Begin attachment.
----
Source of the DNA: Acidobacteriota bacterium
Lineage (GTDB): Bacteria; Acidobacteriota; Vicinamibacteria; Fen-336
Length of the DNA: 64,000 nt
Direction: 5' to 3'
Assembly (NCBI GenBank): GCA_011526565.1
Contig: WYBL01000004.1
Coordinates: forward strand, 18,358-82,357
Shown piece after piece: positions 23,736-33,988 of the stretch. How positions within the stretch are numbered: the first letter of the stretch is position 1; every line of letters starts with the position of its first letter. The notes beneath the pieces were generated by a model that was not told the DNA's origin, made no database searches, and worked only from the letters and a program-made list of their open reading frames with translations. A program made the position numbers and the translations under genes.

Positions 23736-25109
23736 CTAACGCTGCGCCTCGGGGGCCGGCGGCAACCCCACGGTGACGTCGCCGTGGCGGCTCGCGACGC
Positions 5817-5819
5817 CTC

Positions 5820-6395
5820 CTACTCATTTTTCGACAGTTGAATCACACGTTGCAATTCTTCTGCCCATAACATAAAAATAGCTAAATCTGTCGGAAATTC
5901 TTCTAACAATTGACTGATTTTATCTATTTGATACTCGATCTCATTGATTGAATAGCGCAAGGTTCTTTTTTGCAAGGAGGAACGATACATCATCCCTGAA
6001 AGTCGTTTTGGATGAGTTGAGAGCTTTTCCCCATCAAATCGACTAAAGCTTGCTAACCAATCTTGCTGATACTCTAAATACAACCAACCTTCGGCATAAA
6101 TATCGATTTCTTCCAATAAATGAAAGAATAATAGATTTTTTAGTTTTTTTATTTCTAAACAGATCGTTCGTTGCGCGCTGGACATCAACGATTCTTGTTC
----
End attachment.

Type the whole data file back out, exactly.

Source of the DNA: Acidobacteriota bacterium
Lineage (GTDB): Bacteria; Acidobacteriota; Vicinamibacteria; Fen-336
Length of the DNA: 64,000 nt
Direction: 5' to 3'
Assembly (NCBI GenBank): GCA_011526565.1
Contig: WYBL01000004.1
Coordinates: forward strand, 18,358-82,357
Shown piece after piece: positions 23,736-33,988 of the stretch. How positions within the stretch are numbered: the first letter of the stretch is position 1; every line of letters starts with the position of its first letter. The notes beneath the pieces were generated by a model that was not told the DNA's origin, made no database searches, and worked only from the letters and a program-made list of their open reading frames with translations. A program made the position numbers and the translations under genes.

Positions 23736-25109
23736 CTAACGCTGCGCCTCGGGGGCCGGCGGCAACCCCACGGTGACGTCGCCGTGGCGGCTCGCGACGC
Positions 5817-5819
5817 CTC

Positions 5820-6395
5820 CTACTCATTTTTCGACAGTTGAATCACACGTTGCAATTCTTCTGCCCATAACATAAAAATAGCTAAATCTGTCGGAAATTC
5901 TTCTAACAATTGACTGATTTTATCTATTTGATACTCGATCTCATTGATTGAATAGCGCAAGGTTCTTTTTTGCAAGGAGGAACGATACATCATCCCTGAA
6001 AGTCGTTTTGGATGAGTTGAGAGCTTTTCCCCATCAAATCGACTAAAGCTTGCTAACCAATCTTGCTGATACTCTAAATACAACCAACCTTCGGCATAAA
6101 TATCGATTTCTTCCAATAAATGAAAGAATAATAGATTTTTTAGTTTTTTTATTTCTAAACAGATCGTTCGTTGCGCGCTGGACATCAACGATTCTTGTTC